Academic Freedom and Constitutionalism

Following Jeff, let me highlight the important work Keith Whittington has done in spearheading the Academic Freedom Alliance to protect and preserve academic freedom. I am also honored to be among the founding members.  But let me also highlight the link between education and constitutionalism. The modern American university and the American liberal arts college are, in many ways, outgrowths of American constitutionalism. These “learned institutions” are also a complement to American constitutionalism. Academic freedom is essential to the development of knowledge and truth, which help shape our political culture. This includes university education of a wide-ranging sort that includes things we do not usually associate … Continue reading Academic Freedom and Constitutionalism

Academic Freedom

Academic freedom for university and college faculty has been a concern and a problem for the past century. In recent years this continuing problem has been met with less resistance from professional organizations and societies than in the past. Faculty who are demoted or fired for expressing controversial views face daunting legal as well as social and political challenges. Keith Whittington, a Professor of Politics at Princeton, and author of an important recent book on free speech, Speak Freely: Why Universities Must Defend Free Speech, has formed a new organization to fill the institutional void. I am honored to be … Continue reading Academic Freedom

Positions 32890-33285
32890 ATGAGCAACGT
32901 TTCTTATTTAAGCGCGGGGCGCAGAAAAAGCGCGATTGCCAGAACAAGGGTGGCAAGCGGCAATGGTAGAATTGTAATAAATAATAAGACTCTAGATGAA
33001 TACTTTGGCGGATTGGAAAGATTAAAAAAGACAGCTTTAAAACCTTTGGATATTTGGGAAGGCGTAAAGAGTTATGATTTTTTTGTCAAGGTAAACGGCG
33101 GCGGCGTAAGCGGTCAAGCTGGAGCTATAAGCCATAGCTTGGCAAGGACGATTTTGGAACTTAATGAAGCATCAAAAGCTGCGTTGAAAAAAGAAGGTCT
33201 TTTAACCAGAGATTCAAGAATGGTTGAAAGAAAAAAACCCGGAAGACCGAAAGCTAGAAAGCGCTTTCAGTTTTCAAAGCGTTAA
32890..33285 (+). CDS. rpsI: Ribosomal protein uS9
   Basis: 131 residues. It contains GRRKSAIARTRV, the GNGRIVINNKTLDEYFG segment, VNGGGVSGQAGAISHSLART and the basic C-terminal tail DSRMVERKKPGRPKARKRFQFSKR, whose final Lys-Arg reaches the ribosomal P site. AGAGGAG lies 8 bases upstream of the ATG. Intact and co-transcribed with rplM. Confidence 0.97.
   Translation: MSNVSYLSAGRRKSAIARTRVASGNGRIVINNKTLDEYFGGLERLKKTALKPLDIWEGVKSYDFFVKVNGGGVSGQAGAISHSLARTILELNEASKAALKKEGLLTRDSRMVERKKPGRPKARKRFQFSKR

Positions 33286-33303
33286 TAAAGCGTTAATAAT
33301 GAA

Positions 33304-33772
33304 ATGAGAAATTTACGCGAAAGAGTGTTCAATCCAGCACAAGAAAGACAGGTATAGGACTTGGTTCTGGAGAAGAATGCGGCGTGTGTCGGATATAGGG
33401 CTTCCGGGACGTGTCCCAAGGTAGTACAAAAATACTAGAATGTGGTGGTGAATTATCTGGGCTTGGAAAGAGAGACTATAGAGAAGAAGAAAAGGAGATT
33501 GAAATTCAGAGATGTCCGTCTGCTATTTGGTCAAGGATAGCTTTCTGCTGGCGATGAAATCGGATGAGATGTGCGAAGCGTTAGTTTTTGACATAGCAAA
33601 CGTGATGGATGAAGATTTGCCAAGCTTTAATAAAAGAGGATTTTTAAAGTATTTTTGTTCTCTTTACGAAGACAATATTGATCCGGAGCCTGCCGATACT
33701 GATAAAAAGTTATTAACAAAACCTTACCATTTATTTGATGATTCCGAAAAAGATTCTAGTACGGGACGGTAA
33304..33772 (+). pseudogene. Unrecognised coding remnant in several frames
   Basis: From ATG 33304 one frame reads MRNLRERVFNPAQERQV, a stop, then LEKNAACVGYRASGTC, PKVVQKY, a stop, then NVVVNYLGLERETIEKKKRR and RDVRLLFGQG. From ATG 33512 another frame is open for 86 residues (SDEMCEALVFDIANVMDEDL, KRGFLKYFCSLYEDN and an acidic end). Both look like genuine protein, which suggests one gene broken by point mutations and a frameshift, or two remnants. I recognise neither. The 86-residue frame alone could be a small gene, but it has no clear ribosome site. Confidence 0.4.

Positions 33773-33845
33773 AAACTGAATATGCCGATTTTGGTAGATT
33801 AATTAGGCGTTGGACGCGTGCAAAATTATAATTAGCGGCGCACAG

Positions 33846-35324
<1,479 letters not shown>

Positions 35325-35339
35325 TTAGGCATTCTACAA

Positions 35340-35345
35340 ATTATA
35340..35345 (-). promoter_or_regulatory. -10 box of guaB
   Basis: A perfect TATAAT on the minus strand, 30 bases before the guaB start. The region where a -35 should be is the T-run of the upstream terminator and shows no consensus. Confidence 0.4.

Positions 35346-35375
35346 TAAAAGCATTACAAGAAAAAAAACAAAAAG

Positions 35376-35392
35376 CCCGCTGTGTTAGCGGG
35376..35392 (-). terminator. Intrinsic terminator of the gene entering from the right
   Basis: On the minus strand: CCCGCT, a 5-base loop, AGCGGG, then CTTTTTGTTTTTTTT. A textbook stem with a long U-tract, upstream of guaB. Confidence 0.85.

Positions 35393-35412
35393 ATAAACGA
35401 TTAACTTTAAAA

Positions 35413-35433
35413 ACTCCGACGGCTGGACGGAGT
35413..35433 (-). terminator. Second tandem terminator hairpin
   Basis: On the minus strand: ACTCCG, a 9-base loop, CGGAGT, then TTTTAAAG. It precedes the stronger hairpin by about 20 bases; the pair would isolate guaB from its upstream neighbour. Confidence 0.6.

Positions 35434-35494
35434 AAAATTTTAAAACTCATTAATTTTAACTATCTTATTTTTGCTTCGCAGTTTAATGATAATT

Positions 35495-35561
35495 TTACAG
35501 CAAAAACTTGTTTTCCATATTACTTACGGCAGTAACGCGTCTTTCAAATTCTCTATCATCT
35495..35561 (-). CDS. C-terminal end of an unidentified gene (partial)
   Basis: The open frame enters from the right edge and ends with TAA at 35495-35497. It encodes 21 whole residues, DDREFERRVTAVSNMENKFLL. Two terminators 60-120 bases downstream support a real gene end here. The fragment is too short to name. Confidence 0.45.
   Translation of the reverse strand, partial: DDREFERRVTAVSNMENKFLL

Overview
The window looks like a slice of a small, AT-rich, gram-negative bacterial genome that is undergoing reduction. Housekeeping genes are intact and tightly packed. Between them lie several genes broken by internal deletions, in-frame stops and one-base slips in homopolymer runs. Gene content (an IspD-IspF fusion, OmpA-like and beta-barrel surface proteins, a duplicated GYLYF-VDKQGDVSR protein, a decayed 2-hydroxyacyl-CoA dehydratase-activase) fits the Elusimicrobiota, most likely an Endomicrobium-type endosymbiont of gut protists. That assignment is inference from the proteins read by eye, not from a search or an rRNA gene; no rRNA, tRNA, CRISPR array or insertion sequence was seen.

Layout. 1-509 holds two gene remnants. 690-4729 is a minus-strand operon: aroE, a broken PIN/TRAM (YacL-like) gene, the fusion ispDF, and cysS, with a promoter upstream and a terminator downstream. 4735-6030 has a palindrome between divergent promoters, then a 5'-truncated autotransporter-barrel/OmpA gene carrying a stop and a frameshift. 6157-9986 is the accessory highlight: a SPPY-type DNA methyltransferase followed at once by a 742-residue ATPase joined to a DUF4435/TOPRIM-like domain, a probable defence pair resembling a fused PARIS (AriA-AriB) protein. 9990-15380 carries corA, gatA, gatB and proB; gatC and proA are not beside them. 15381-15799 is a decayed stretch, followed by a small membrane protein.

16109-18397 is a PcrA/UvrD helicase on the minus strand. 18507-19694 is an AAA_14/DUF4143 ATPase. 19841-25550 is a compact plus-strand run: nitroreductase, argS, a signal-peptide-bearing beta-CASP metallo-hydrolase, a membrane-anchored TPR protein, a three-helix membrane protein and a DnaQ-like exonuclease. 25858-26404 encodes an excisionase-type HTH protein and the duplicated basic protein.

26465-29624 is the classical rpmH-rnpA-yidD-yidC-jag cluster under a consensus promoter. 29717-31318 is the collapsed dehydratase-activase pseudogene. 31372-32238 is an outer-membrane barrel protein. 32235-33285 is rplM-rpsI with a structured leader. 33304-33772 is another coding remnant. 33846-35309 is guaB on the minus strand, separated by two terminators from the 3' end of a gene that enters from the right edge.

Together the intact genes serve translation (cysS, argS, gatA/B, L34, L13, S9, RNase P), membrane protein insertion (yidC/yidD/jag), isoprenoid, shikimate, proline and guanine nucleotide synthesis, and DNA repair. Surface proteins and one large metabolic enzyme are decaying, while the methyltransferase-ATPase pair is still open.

Coming Around to Amending the Pardon Power

For what I think are essentially good reasons, I am dispositionally opposed both to constitutional amendments that react to contemporary controversies and to proposed reforms of the pardon power that seek to prevent abuse at the cost of its availability in cases of genuine need. But we also have a history of amendments—most clearly the 13th, 14th and 15th—that are motivated by the original ideals of the regime. Moreover, constitutional conservatism calls for prudence, not obstinacy.  In light of recent events—along with the memory of Bill Clinton’s midnight pardons—I’m coming around to Keith Whittington’s position, articulated here, that an amendment to reform … Continue reading Coming Around to Amending the Pardon Power